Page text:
ISF Stage Didn’t Meet Code

The stage rigging that collapsed and killed seven people during last summer’s Indiana State Fair wasn’t built strong enough to meet state building codes, according to engineering reports released April 12.

Scott Nacheman, an engineering VP with Thornton Tomasetti, told the state fair commission that the metal rigging structure didn’t meet requirements that it withstand wind gusts of 68 mph.

Winds reached an estimated 59 mph when the rigging collapsed onto fans awaiting a concert by the country duo Sugarland, Nacheman said. Dozens of people were also injured in the Aug. 13 collapse.

Parts of the rigging’s support system began to give way at wind gusts of 33 mph, according to the firm’s analysis.

“It no longer has the ability to support its own weight,” Nacheman said. “Once gravity had taken over there was essentially no way the structure could support itself.”

The engineering firm said the Jersey barrier ballast system used by the stage had “grossly inadequate capacity to resist both the minimum code-specified wind speed and the actual wind speed that was present at the time of the failure,” according to WTHR-TV in Indianapolis.

Even if the ballast system had provided sufficient resistance, the synthetic webbing ratchet straps and wire rope guy lines used did not have sufficient strength to resist the wind gust, even though it was actually less magnitude than code-specified requirements, WTHR reported.

The state hired Thornton Tomasetti to review the stage structure and Washington-based Witt Associates to investigate the fair’s emergency plans and response. Both firms were presenting reports to the fair commission April 12.

Witt Associates also released a report that echoed Thornton Tomasetti’s findings but looked more deeply into decision-making the night of the deadly collapse.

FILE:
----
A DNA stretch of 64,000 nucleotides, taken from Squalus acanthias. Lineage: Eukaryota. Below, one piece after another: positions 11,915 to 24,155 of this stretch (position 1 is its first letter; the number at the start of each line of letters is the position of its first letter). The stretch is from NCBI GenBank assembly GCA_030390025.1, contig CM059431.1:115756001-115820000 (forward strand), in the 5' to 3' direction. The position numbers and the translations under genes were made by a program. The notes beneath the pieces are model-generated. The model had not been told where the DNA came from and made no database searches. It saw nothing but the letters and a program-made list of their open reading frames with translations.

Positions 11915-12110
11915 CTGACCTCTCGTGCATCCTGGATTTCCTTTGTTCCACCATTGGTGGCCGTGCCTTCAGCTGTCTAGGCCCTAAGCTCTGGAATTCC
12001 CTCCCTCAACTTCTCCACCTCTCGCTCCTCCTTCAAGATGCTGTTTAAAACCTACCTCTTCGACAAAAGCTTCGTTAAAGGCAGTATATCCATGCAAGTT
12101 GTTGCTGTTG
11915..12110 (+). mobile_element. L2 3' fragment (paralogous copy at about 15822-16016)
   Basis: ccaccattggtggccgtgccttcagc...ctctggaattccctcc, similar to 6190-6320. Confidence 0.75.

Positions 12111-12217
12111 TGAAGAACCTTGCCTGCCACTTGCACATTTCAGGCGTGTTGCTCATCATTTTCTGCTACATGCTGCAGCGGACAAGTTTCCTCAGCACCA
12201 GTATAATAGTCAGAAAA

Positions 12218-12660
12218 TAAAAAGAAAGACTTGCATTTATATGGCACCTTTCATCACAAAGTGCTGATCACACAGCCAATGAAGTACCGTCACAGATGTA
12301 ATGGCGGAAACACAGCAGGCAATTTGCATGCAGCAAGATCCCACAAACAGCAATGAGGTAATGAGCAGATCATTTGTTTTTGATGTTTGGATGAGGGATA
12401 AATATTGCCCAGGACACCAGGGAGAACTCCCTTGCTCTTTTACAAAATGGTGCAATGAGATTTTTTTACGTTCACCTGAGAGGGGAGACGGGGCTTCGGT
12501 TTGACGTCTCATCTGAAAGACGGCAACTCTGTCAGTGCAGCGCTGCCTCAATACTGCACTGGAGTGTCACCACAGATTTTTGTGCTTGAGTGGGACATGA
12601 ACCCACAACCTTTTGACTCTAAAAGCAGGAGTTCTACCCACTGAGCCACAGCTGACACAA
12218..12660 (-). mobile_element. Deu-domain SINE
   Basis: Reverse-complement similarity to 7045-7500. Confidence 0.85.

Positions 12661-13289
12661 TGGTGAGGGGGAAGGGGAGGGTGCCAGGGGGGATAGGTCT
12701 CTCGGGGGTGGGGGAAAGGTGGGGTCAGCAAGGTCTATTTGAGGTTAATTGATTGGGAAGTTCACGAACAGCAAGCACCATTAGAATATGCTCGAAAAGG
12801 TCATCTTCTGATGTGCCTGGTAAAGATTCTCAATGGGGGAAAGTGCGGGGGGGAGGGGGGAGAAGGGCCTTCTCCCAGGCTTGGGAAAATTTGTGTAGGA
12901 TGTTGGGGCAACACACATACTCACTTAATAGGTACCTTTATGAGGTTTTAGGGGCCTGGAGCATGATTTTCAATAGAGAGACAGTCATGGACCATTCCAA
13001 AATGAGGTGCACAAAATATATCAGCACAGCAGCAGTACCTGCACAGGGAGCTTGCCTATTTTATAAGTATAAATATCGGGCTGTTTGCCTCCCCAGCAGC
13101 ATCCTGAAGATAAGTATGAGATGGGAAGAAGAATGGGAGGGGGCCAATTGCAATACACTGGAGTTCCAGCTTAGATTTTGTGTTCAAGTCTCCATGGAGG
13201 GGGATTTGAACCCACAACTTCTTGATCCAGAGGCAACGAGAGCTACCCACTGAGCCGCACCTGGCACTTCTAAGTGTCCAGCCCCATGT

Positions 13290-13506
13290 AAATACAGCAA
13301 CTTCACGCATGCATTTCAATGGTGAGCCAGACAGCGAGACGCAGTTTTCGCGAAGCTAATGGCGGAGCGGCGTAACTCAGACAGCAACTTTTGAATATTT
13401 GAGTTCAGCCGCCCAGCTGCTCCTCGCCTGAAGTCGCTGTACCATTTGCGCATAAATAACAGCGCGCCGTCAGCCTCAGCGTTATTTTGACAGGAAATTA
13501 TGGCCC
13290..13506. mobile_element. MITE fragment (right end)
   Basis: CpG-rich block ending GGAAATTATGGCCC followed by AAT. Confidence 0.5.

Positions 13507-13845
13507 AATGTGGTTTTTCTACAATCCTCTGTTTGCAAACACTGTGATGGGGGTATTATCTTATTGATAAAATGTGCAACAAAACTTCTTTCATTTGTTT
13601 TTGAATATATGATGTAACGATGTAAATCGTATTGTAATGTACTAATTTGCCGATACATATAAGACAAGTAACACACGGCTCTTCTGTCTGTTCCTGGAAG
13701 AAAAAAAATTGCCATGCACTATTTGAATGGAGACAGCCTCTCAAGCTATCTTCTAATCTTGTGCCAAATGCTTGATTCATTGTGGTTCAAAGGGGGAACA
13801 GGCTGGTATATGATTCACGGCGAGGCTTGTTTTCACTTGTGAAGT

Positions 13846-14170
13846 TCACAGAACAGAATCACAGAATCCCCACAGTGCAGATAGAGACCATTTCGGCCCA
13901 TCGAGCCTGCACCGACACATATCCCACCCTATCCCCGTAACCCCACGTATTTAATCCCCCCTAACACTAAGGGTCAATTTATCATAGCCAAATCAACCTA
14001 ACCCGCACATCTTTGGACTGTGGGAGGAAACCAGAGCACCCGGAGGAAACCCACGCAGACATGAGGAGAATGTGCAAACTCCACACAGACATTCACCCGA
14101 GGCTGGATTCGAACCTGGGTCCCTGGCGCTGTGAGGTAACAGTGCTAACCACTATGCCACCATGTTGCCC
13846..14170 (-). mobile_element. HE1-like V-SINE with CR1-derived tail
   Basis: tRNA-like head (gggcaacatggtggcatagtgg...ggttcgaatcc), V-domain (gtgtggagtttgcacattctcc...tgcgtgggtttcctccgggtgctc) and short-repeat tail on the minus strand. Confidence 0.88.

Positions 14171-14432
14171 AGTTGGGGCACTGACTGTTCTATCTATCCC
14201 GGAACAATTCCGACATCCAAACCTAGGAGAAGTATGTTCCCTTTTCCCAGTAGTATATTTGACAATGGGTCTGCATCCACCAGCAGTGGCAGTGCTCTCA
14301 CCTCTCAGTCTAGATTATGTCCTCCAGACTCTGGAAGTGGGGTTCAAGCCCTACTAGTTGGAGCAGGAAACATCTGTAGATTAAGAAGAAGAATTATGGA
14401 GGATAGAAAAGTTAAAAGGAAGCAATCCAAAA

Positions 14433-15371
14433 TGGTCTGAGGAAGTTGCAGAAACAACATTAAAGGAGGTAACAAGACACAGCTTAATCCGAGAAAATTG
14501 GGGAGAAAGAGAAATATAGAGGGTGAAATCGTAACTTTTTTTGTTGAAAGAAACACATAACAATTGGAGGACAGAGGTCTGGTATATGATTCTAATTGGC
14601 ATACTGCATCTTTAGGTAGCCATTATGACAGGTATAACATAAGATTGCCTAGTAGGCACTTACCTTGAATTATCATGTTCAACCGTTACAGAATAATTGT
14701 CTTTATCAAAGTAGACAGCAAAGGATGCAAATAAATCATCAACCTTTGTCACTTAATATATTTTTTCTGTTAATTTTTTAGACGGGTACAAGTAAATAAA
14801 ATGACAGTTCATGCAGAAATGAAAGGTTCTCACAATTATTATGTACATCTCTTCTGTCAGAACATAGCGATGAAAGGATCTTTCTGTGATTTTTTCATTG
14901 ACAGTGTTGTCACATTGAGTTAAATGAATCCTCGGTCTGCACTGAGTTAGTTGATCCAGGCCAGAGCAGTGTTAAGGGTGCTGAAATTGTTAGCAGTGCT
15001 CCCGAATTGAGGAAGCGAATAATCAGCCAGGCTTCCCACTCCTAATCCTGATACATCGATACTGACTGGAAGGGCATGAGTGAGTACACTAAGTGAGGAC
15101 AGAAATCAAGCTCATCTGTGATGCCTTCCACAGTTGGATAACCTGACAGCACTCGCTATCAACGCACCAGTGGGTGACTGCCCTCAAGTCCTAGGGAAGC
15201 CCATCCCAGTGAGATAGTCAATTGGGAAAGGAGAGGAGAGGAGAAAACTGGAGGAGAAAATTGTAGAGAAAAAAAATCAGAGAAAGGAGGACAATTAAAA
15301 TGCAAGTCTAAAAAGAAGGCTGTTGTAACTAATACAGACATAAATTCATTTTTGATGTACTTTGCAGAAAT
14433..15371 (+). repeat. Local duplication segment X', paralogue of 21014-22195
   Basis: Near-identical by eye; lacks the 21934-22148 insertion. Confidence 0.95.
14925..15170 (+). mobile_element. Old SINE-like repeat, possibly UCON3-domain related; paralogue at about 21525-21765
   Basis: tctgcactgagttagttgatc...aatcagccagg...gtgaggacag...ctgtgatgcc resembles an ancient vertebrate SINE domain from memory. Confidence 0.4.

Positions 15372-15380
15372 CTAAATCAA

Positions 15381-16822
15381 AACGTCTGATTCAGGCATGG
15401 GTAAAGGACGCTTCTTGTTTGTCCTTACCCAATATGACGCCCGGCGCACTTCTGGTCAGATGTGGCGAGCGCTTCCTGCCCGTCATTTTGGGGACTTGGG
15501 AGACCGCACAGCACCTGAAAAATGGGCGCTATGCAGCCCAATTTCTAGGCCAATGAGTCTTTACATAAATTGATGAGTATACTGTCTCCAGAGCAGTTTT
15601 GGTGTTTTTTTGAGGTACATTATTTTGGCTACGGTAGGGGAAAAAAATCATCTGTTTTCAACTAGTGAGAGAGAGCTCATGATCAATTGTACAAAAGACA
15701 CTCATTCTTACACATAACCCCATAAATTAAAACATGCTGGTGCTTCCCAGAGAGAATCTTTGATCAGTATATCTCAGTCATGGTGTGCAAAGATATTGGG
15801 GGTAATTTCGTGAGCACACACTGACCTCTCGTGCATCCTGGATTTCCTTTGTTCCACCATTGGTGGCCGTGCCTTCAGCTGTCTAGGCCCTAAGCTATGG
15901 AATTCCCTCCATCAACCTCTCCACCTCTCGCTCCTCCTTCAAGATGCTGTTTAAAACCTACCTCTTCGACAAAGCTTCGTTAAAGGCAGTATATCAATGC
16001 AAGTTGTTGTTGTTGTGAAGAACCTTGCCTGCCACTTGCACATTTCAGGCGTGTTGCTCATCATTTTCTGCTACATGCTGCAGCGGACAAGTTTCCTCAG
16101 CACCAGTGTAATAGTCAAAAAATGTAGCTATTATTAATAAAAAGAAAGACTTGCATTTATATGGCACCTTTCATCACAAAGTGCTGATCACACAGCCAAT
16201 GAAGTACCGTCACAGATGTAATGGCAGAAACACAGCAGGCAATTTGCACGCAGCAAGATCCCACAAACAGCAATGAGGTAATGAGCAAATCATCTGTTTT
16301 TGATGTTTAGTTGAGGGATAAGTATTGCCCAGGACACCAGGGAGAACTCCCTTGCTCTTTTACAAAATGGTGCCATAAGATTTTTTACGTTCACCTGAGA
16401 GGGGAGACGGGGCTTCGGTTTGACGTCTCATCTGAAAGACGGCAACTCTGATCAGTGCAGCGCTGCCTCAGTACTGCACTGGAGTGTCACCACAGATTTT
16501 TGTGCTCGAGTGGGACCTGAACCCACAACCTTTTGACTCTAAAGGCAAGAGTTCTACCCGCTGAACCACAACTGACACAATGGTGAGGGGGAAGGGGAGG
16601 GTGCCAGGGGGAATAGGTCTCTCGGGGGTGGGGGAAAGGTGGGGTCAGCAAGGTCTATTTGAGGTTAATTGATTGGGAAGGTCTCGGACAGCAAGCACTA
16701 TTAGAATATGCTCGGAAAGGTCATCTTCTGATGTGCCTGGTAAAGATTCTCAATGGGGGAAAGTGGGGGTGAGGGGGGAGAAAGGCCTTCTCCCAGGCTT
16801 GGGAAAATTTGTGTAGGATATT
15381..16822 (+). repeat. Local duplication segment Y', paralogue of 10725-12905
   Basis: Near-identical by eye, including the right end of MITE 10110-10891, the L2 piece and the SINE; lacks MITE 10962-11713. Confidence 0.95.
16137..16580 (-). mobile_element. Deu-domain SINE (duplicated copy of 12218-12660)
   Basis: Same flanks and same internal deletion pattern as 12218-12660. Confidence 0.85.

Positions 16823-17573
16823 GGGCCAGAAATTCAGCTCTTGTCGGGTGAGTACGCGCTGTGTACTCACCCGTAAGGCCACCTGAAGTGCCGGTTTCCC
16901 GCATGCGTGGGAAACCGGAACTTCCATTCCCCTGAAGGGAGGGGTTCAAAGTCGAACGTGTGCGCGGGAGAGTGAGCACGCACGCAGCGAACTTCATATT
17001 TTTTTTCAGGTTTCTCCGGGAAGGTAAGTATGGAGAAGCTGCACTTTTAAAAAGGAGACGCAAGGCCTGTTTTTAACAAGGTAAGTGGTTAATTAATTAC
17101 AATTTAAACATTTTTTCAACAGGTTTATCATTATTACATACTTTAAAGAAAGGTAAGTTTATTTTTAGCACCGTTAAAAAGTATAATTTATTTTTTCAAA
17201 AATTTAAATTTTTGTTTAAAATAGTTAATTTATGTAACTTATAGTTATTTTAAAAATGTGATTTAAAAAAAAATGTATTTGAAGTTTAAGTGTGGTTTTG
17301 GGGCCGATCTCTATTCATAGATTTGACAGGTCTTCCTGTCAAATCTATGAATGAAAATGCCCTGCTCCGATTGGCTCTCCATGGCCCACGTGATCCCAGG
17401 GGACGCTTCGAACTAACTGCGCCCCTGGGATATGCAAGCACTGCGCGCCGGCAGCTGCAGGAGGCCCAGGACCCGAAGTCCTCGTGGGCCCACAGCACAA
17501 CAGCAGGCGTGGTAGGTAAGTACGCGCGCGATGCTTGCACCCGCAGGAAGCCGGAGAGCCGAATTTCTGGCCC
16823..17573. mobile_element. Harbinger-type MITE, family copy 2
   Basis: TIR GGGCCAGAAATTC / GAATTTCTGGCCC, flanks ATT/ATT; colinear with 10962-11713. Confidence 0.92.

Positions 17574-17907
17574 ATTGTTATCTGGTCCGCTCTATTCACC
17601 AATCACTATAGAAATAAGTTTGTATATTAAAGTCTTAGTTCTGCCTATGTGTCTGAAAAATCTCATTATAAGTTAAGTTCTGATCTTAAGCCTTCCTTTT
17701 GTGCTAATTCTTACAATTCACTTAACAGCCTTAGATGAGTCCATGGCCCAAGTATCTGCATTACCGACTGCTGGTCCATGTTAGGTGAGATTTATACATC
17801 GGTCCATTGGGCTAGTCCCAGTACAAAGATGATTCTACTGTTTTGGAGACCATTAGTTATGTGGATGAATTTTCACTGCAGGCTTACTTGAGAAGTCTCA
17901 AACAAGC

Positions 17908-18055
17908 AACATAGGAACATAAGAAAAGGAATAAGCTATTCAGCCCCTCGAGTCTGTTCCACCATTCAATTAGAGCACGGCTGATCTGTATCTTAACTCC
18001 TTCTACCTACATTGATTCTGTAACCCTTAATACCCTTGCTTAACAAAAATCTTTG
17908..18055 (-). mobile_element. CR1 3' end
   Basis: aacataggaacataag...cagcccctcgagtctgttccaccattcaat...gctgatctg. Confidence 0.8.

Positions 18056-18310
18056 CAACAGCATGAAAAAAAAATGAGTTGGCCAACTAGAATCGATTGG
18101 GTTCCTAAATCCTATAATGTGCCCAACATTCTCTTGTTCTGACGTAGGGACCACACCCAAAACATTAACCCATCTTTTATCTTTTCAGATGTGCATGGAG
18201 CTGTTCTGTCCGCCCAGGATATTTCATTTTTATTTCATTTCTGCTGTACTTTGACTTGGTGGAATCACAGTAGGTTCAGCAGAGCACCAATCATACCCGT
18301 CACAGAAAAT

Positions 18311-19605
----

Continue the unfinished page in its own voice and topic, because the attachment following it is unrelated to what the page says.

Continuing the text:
Hoye wanted to delay the concert, according to Witt’s Kenneth Mallettebut Sugarland representatives resisted, he said. He quoted a band representative as saying, “It’s only rain; we can play.”

Hoye agreed to start show at 8:50 p.m. as Sugarland wanted, Mallette said. However, fair officials later decided to evacuate.

Because no formal protocol for delays was in place, Witt’s Charles Fisher said, there was an “ambiguity of authority” in making the call, according to the Indianapolis Star.

“Before they got to make the announcement, the structure collapsed,” Mallette said.

Sugarland quickly issued a statement after the reports were released.

“In all the back-and-forth between the lawyers, the suggestion’s been made that we’ve somehow been trying to avoid having to answer questions about last summer’s terrible tragedy. This is simply not true.

“There is no one who wants to get to the bottom of what happened more than we do, which is why we’re ready, willing, and able to give these depositions today and tomorrow. The judge has put limits on what can be discussed, but within those limits, we intend to be as honest and open as we can.

“We want all the facts to come out, not only for the sake of all the victims and their loved ones, but also so we can make sure that nothing like this ever happens again.”

The investigations weren’t intended to place blame for the collapse, Fair commission Chairman Andre Lacy said as the meeting started.

“We put ourselves willingly and publicly under the microscope in hopes of preventing a tragedy like that which happened Aug. 13,” Lacy said.

Indiana State Fair executive director Cindy Hoye said the findings will help determine future safety policy at the fair.

“They’re extremely important for us to use as a road map to move the Indiana State Fair forward. Unfortunately and sadly, these reports can’t change the past. It is our responsibility to move forward,” WTHR quoted Hoye

Numerous lawsuits have been filed against Sugarland and companies involved with building the stage. Band members Jennifer Nettles and Kristian Bush were to begin giving depositions about the collapse in West Virginia as the reports were released.